Crisis and Compromise in Poland
Solidarity wins historic elections; Creates political crisis
June 4th: Nearly 4 months of heated negotiations between the Polish Solidarity Movement and the Polish Communist Government finally came to a head as Poles voted in one of the first open elections in Poland in nearly 40 years. Prior to the June 4th election, the two sides had come to an agreement. Solidarity would be allowed to stand for election in every seat of the newly created Senate, and a third of the seats in the lower house of parliament, the Sejm.
At the time, the agreement appeared to be a victory for both sides. For Solidarity, the deal represented success in a decade-long struggle for representation and reform within Poland. Lech Walesa's movement would finally have its chance to participate in government. For the Communists, maintaining control of two-thirds of the seats in the Sejm would limit Solidarity's role in government and allow it to maintain its grip on the state.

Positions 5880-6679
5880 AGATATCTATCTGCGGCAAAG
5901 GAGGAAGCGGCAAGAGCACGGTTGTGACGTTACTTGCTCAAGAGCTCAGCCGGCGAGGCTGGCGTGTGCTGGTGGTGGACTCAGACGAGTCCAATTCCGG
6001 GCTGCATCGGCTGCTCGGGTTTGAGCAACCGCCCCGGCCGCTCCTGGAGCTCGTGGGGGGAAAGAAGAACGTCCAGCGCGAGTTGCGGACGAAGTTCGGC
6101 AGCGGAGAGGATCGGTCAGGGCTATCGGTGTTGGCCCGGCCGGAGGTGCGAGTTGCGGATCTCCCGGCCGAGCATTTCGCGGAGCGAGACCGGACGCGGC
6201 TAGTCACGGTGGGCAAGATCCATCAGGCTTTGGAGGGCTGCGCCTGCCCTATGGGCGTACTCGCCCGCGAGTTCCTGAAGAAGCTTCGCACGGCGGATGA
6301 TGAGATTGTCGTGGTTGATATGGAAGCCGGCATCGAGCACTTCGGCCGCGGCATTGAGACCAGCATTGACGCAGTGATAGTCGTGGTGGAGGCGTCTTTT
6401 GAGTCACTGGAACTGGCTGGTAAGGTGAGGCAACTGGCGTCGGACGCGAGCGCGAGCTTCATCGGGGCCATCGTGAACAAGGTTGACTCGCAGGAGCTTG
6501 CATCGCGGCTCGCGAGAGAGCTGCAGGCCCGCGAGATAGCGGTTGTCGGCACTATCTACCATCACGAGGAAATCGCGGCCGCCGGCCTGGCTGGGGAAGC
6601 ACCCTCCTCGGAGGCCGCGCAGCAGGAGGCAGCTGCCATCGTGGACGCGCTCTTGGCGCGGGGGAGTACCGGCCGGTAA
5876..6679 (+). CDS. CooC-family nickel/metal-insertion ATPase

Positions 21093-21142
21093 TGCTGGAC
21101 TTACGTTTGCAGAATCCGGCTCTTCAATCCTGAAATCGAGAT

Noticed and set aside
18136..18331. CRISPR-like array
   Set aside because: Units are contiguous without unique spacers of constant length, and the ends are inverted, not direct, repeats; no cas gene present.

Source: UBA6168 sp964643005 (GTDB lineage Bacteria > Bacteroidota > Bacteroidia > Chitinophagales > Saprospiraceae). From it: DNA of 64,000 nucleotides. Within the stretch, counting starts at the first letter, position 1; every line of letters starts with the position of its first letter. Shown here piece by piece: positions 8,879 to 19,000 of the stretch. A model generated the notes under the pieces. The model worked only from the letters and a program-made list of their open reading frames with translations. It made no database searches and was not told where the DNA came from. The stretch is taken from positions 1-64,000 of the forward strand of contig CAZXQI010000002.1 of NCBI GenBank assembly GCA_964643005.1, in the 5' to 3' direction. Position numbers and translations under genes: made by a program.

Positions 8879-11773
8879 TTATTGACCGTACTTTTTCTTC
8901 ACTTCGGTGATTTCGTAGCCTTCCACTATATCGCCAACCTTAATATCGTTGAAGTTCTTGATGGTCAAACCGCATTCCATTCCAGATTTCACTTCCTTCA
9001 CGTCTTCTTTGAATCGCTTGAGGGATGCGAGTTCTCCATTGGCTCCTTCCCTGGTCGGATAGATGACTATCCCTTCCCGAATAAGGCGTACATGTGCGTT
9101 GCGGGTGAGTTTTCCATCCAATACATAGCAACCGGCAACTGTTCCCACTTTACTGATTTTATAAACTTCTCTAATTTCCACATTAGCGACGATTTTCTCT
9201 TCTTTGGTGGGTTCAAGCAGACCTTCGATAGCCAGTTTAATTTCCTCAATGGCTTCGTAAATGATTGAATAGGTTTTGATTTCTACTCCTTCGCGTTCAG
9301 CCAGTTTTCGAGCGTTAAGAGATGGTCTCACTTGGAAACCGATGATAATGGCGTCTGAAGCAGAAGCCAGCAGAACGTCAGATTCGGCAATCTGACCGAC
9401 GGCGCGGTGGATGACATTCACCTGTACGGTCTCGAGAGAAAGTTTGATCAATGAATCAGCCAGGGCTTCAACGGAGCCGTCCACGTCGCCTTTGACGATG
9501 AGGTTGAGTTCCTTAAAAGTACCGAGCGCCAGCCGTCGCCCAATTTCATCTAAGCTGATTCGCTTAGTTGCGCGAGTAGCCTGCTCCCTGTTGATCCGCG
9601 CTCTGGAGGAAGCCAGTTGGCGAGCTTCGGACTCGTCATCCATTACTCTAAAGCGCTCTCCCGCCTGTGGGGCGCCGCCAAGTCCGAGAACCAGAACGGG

But as the Communists would learn after the June 4th election, what was once seen as a sure thing would soon turn into a fight for survival.
Solidarity would go on to win 99 out of the 100 seats in the Senate as well as every seat they were allowed to contest in the Sejm. The country quickly found itself in the midst of a political crisis.
With concerns that the Soviet Union might intervene, the Communist government and Solidarity reached a deal: Communist General Wojciech Jaruzelski would become President and Solidarity adviser Tadeusz Mazowiecki would become Prime Minister.
For the first time in 40 years, Poland had a democratically-elected head of government.